New England governors and the premiers of eastern Canadian provinces say the ties that bind the region transcend the trade war between Washington and Ottawa. At their annual meeting held in Stowe, the leaders called for a truce in the trade war.
Several sessions of the meeting focused on regional energy issues. But the backdrop was the increasing trade tension between the U.S. and Canada and the stalled negotiations on the North American Free Trade Agreement.
At the closing news conference, Quebec Premier Philippe Couillard said the two countries share a centuries old alliance that should not be undone by presidential tweets or retaliatory tariffs.
“This is something that we should underline,” he said. “What comes out of the White House is not the whole of the United States of America. It’s a great country. We admire America and Americans. We’ve always been friends, and neighbors and allies, and we should be that way again.”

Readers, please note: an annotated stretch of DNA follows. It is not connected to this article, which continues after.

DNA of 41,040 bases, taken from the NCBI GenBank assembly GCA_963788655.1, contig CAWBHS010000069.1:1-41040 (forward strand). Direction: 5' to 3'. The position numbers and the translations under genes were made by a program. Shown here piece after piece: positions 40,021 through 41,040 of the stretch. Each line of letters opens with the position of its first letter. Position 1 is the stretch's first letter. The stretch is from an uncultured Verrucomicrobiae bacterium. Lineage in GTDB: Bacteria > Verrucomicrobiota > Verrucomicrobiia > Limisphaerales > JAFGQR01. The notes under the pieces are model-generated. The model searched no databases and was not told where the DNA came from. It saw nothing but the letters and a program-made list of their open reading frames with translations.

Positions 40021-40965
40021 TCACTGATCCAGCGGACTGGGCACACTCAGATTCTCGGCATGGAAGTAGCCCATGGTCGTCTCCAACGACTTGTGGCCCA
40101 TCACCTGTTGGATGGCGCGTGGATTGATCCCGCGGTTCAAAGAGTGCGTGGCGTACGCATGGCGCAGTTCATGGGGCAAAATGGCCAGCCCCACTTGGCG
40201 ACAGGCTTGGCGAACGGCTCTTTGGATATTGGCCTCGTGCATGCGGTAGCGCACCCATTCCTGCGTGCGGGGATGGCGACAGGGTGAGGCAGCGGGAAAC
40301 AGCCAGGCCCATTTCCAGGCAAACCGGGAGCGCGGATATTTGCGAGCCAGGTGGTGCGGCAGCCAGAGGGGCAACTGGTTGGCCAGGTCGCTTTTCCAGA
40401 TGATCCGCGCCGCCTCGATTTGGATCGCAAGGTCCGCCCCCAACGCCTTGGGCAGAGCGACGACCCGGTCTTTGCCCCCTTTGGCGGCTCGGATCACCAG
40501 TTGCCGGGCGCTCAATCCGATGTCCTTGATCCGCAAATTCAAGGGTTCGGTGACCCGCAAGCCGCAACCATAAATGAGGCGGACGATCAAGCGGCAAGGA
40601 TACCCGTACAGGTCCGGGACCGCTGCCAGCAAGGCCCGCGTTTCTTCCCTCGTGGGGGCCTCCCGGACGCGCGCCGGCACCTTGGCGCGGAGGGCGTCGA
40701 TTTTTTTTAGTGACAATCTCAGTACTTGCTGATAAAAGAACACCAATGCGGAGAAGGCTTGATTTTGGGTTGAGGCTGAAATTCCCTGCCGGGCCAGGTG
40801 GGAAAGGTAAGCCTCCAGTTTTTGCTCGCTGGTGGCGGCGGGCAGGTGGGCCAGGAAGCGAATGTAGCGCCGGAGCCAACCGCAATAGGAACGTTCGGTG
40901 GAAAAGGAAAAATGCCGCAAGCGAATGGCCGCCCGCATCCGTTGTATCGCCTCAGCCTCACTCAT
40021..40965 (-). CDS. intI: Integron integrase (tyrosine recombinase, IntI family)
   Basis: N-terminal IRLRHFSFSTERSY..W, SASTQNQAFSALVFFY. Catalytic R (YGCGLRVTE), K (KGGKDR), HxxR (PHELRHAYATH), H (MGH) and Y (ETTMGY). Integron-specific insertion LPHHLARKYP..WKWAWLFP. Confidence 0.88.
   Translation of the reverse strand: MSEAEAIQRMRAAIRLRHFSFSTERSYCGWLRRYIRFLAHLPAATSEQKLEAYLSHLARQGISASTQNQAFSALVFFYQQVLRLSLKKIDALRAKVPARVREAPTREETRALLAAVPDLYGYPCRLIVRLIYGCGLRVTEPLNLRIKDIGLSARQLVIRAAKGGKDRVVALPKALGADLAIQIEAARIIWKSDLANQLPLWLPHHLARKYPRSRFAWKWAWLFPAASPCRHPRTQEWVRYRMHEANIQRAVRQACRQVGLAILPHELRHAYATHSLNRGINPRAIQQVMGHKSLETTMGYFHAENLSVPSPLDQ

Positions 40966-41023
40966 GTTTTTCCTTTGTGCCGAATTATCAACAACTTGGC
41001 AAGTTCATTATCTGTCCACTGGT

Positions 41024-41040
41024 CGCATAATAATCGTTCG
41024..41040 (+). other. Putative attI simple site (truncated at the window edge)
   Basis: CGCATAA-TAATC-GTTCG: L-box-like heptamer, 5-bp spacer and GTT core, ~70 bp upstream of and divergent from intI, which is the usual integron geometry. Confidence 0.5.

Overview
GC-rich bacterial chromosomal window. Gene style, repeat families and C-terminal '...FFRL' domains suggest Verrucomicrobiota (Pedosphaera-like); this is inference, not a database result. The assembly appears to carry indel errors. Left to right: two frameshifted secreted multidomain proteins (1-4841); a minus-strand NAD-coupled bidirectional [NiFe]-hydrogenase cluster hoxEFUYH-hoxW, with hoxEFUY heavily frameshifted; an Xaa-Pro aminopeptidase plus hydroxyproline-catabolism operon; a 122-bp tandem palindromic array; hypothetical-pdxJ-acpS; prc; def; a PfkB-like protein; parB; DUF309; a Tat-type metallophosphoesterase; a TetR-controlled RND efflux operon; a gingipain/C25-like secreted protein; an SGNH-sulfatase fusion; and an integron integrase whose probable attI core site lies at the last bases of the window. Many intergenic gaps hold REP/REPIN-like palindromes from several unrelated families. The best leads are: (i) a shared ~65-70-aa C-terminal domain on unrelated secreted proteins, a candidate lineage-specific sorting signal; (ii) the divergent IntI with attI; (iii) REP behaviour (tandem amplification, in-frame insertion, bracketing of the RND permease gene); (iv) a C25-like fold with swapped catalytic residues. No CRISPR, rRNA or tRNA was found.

Connecticut Gov. Dannel Malloy said there’s no doubt the U-S Canada relationship has suffered since June, when President Trump criticized Canadian Prime Minister Justin Trudeau and then slapped tariffs on imports of Canadian aluminum and steel. Canada retaliated with tariffs on manufactured steel, certain dairy products, whisky – even maple syrup.
“And of course, our relationship has been weakened. And of course, we should not speak to our counterparts as premiers or the head of federal governments the way that those conversations have played themselves out by tweet,” he said.
Malloy, who is a Democrat, pointed out that during one session a New England manufacturer of steel products said the tariffs make his company less competitive and his products more expensive for consumers.
“This is having a real impact. And the sooner it’s over, the better for all of us,” he said.
Vermont Gov. Phil Scott, a Republican, who hosted the meeting, said the regional partnership has tangible benefits, such as a series of electric vehicle charging stations that will stretch from Montreal through Vermont.
Scott said the region combined has the 14th largest economy in the world, between South Korea’s and Australia. He said the tensions over trade are counterproductive.